Using Apocalypse World to Outline and Draft Your Own RPG
Here in Part 9, I lay some groundwork for the idea of underlying models by pointing out a crucial feature of Apocalypse World.
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A normal roleplaying game models objects and entities in the game world. Sometimes in significant detail.
For example: Here’s my dude with his friends. My dude’s the one in the middle, he’s 3 strong, he’s 2 skilled. He owns an axe that’s 3 sharp and a shield that’s 4 hard. Altogether he has 12 points.
Most of the actions that a normal rpg models are comparisons between these objects and entities, along the requisite axes. They use some combination of number crunching and odds playing — dice rolls — to determine whether, this time, x-much is effectively more or less than y-much.
For example: Here’s my dude, he’s 3 strong and 2 skilled. Here’s a cliff, it’s 7 steep. Ready… Set… COMPARE!
I roll my dice, add up my results, get the target number from the GM. Let’s say that, all that done, the result is that the cliff is too steep for my dude to climb.
This gives us the old binary succeed/fail.
For outcomes beyond succeed/fail, normal rpgs mostly handle it by simply improving or degrading the objects and entities they model, along the same axes they use for comparison.
For example: Here’s my dude, he’s 3 strong and 2 skilled, with his 3-sharp axe and his 4-hard shield. Here’s an enemy warrior, who is a total of 14 dangerous, with two 2-sharp swords, 4-hard armor, 3 strength, and 3 skill. Ready… Set… COMPARE!
Let’s say that after the dice rolls and everything, the result is, the enemy warrior degrades my dude, to the tune -2 to his strength and -2 to his shield.
Here’s my dude before and after his run-in with the enemy warrior:
A normal rpg describes objects and entities in some detail. It works by comparing their qualities, relatively statically. It accumulates outcomes to their basic detriment and benefit, along those same axes of comparison.
Apocalypse World made its bid for an alternative model.
It describes actions in more detail than items and entities. It still models items and entities, but relatively simply, mainly as the subjects and objects of action.
Here’s my driver. She can make all the basic moves, and she has a suite of her own moves that she can make more or less uniquely. She owns a car, which lets her make some additional moves, and a crowbar, with which she can do violence in some ways but not others.
Apocalypse World only rarely compares characters. When it does, it’s indirect: when we both seize something by force, for instance, we don’t compare our characters’ strengths or weaknesses. Instead, we roll our dice independently, we each make our own choices, and we find out together: what are the combined effects of our actions?
Apocalypse World still tracks some outcomes to the detriment and benefit of the items and entities, but it also asserts outcomes more directly into the action of the game.
For instance, Apocalypse World says that dismaying your enemy, or seizing definite hold of something, is as valuable and as real an outcome as degrading your enemy’s hit points. The game’s action, it says, must continue from this new, changed situation.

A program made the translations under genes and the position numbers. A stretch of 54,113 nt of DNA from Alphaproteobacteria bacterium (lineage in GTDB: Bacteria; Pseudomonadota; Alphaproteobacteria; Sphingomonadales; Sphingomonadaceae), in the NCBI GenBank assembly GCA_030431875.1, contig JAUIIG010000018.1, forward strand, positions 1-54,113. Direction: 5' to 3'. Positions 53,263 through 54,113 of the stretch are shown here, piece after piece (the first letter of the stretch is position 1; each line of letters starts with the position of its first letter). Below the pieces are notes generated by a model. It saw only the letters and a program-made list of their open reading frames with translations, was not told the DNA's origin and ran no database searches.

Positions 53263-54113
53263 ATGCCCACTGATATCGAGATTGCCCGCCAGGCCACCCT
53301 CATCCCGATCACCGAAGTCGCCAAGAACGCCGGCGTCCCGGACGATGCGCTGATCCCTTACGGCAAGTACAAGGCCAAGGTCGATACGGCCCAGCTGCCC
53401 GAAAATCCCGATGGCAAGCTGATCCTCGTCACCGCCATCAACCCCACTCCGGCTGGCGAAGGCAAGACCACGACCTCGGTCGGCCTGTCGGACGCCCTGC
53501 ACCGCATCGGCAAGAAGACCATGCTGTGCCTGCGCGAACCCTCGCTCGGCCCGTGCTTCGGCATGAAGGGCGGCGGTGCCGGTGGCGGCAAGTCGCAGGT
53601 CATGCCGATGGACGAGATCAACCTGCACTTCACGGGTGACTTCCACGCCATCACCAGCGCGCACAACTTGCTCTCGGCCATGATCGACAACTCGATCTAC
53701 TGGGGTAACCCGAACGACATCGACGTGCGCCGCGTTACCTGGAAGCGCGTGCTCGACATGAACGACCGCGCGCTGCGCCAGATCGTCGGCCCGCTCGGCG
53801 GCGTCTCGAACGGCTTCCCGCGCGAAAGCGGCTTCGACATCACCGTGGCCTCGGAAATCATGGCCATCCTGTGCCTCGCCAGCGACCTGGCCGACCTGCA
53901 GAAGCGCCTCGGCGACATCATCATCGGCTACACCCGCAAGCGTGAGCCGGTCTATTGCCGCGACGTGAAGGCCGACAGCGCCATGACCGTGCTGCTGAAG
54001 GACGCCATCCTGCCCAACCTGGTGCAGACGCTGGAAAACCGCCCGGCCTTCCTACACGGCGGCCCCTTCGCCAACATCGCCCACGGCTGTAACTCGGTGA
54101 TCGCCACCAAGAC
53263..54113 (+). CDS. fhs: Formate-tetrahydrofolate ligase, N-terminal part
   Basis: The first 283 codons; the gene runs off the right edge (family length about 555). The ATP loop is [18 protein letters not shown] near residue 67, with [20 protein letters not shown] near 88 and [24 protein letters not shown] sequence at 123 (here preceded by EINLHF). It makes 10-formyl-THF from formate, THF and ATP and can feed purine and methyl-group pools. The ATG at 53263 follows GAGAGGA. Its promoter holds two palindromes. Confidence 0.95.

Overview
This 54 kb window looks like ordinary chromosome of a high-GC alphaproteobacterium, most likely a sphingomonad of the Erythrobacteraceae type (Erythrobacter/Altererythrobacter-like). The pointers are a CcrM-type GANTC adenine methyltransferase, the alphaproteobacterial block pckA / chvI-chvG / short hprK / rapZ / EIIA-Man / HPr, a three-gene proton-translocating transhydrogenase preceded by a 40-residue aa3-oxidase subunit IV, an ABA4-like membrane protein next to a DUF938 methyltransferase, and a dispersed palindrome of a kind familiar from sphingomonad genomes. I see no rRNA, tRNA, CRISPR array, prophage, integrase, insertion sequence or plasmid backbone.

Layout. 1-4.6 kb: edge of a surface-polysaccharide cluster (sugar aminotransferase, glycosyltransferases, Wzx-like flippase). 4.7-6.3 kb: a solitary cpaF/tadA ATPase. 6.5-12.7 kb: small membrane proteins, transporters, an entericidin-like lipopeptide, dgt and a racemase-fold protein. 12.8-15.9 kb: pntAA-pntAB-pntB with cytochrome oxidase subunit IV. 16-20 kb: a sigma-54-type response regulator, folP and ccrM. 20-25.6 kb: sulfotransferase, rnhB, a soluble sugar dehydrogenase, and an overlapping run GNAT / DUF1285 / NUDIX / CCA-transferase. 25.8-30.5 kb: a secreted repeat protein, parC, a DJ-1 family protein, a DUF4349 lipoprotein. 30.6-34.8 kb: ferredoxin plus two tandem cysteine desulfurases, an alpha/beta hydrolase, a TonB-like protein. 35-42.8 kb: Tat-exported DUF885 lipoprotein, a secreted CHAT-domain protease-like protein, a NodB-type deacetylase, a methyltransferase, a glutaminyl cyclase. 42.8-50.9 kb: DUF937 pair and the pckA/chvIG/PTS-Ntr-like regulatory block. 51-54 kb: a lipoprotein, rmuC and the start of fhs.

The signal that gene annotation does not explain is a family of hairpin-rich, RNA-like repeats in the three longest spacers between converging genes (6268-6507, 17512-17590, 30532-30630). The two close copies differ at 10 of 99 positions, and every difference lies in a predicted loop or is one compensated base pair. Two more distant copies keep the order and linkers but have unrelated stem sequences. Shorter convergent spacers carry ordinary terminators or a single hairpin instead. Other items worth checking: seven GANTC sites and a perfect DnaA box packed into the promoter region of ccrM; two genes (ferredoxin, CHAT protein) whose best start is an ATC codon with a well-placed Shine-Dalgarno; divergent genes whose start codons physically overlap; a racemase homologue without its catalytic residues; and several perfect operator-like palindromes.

Who’s lying bleeding? Who’s in pain? Who’s still holding a gun? Who’s shocked by the suddenness of the violence and dismayed by the urgency of the fallout? What do you do now?
In Apocalypse World, more than statting up the characters in the game, you stat up the actions they take!
Now, this is all fine: two models, somewhat overlapping, somewhat different, in ways interchangeable or translatable into each other, each offering its own angle on the problems of rpg design. So what?
So what, is: if you’re playing a game for the fiction it creates — a big if! — but if you are, these two models also represent two different approaches to analyzing and synthesizing fiction.
A normal rpg conceives fiction in terms of characters with qualities you can compare, to their advantage and disadvantage. Apocalypse World conceives fiction in terms of characters who do things. Like this:
If you have any questions, I love to answer them. Hit me up, it’ll be my pleasure.
If this article looks familiar, it’s because it’s expanded from a thread on twitter from like 2019. You probably saw it there!
- Back in Part 1, I laid out Apocalypse World’s philosophy and foundation, described the fit and purpose of its systems, and talked about which features are central to its workings and which aren’t.
- Then in Part 2, I walked through the beginnings of taking Apocalypse World’s parts and using them as the basis for a whole new game.
- In Part 3, I dived back into Apocalypse World’s basic moves. I went through them one by one to talk about how and why they work the way they do.
- In Part 4, I talked about playbooks, by request. What are they, do you want them in your game, and what are the alternatives?
- In Part 5, I took a quick aside to talk about some different ways that moves can fit into the conversation of play.
- In Part 6, I used an Ursula K. LeGuin quote — you probably already know the one! — as an outline for alternative models to Apocalypse World’s model of conflict.
- Part 7’s a good old-fashioned Q&A, in rounds: Round 1, Round 2, Round 3 (the lightning round!), & Q&A Round 4 (the Final Round!)
- In Part 8, I shared my six best, most reliable tricks for drafting interesting moves.
- In Part 10, upcoming, I’ll develop the idea of underlying models further, with 2 solid examples and 1 tentative one.